He shook his head and jerked a thumb over his shoulder. "I've been out in the barn. Feeding the horses and stuff. I figured you could use a hand with that."
She'd been feeding the horses for a couple of months now, but today she hadn't thought about it. Not even once. How am I going to take care of a baby when I can't even remember to feed the horses?
"Thank you, Reuben. That means a lot to me."
"I thought I might stop by tomorrow." He twirled his hat in his hands. He seemed nervous, though Mariana couldn't figure out why. He had known as long as she had that Leroy's time was growing short. "To check on things, you know? Make sure you're doing okay."
"That's not necessary," Mariana said. She had enough food to last all of this week and half of the next. And Reuben had been coming by steady since Leroy went down. Everything was caught up. Nothing needed to be done.
Well, that wasn't exactly true. She had to figure out what she was going to do with the rest of her life and how she was going to support herself and this baby. After fifteen years of waiting and praying and wishing for a baby and being envious and jealous of all the new mothers in the community, then praying about that as well, she was finally pregnant. Four months, to be exact.
Thank heaven she carried a little bit of extra weight anyway. No one really noticed the belly that had started under her mourning black. She only wished she had realized that she was having Leroy's baby before he died and was able to tell him when he was still coherent enough to understand. She could only hope now that he was up with Jesus, smiling down, knowing that their dreams had come true even if their time together had been cut short.
"I would feel better if I stopped by."
He was a good man, Reuben Weisel, and Mariana couldn't figure out why he had never married. He was caring and kind, hardworking and handsome. Not that she had thought about his looks much over the years, but it was true. Reuben was a fine-looking man. His dark, curly hair only held a touch or two of gray and seemed not to want to lie in the typical Amish "chili bowl" style. His green eyes sparkled as if he had a secret that no one else knew. He hadn't reached his fortieth birthday, at which time unmarried Amish men grew a beard regardless of their lack of a wife. So there were no whiskers to detract from the dimples framing his smiling mouth or the one that bisected his chin.
She pulled herself from her own thoughts and centered her attention back to the man in front of her. "Jah?"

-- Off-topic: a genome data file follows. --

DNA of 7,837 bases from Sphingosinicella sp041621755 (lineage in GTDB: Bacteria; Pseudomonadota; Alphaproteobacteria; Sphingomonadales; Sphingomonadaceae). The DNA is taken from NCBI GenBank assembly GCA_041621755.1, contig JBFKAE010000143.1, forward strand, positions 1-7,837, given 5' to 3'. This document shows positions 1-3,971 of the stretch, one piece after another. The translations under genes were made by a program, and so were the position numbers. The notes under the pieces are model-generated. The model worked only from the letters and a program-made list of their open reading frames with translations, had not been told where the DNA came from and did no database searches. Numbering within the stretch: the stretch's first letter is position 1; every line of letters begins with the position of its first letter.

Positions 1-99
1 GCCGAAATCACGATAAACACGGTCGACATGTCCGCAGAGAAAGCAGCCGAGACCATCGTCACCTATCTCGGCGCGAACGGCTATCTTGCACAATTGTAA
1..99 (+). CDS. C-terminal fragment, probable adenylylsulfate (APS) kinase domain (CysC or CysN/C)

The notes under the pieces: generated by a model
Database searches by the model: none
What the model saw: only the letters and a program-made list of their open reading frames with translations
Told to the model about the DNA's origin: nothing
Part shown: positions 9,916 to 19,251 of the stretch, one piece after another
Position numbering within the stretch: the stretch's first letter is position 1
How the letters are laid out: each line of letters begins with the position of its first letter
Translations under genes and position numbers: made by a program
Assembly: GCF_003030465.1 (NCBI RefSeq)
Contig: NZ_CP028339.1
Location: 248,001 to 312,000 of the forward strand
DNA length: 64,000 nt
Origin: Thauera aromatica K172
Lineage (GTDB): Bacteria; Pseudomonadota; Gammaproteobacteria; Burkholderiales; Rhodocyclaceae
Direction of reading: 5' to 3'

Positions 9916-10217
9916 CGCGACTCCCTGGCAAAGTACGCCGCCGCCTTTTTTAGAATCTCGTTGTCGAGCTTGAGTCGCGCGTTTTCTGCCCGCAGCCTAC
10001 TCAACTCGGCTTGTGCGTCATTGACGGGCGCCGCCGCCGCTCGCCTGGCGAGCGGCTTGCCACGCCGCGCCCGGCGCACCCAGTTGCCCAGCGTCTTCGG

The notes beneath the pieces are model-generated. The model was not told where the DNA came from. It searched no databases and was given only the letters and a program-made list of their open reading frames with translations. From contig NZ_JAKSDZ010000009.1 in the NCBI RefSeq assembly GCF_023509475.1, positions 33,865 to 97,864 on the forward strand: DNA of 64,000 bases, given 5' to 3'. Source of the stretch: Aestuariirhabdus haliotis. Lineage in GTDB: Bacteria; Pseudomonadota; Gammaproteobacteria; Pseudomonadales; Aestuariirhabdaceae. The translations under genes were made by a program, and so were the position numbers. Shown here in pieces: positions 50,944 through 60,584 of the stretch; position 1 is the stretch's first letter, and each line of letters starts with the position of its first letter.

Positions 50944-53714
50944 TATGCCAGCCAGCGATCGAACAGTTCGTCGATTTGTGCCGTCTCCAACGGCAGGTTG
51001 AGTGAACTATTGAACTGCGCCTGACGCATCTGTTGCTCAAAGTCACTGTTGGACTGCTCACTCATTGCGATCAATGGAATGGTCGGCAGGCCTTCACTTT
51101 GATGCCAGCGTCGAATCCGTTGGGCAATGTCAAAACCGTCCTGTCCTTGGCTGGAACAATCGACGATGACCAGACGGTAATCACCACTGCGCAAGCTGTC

Concern puckered his brow. "Are you sure you're going to be okay? I can get one of the ladies to stay with you. Verna maybe. Or your sister."
Mariana shook her head. "My sister has her own family to take care of. She can't stay with me forever." She had to get used to the fact that Leroy was gone. And that was all there was to it.
"You just seem ... distracted or ..." He stumbled, unable to find the word.
"I'm fine." She shot him her best smile just to prove it. She might not be fine now, but she would be. Leroy was in a better place. He was no longer in pain. He was healed and hopefully with God. She had to be happy for him, even as she was sad for herself.
"If you're sure," he said, though he didn't look convinced.
"Positive." She walked with him to the door, only then realizing that he was the last one to leave. "Good-bye, Reuben."
He donned his hat on the way out the door, then turned to face her as he stood on the porch. "I'll see you tomorrow."
Mariana bit back her protests. He was only being kind. And she had the feeling the more she protested, the more he would dig in his heels over coming to check on her.
In typical Reuben style, he loped down the steps and over to his tractor. He climbed aboard and gave her one last wave before starting it up and heading back down her drive.
It was better to let his concern run its course. She would have plenty of time to be alone now that Leroy was gone. Five more months, to be exact. Then she would have the baby.
She rubbed a hand over her slight pooch as tears filled her eyes. "Oh, little one, what are we going to do?"
* * *
Reuben came by every day for the rest of that week, just as he had promised. Truthfully, she was glad he had. It gave her something else to look forward to each day besides feeding the chickens and trying to figure out how she was going to support herself and the baby.
"Have you given it any thought?" Reuben asked. He took a sip of his coffee and steadily eyed her over the rim of the mug.
She had given it more than "thought." Not much else had been on her mind in the few days since they had buried Leroy. "Some."
"And what do you think you'll do?"
It was a valid question. How was she going to support herself? That was what Reuben wanted to know. What he didn't know was that it was not just her anymore. That she had to have a job so she could support herself and the baby. Honestly, she didn't know how those Englisch women did it. Just the thought of juggling a baby and a job so she could keep her house was almost more than she could comprehend. Maybe she should talk to Caroline Fitch. She had raised Emma for over a year before she ended up married to Andrew. And she had worked at Esther Fitch's bakery. That was back before Esther married Abe Fitch and Caroline had married his nephew.
She swiveled her attention back to Reuben. "Jah?"
"You were off in dreamland."
Hardly. "I'm okay."
A frown puckered Reuben's normally line-free brow. "You've been doing that a lot lately. You sure you're all right?"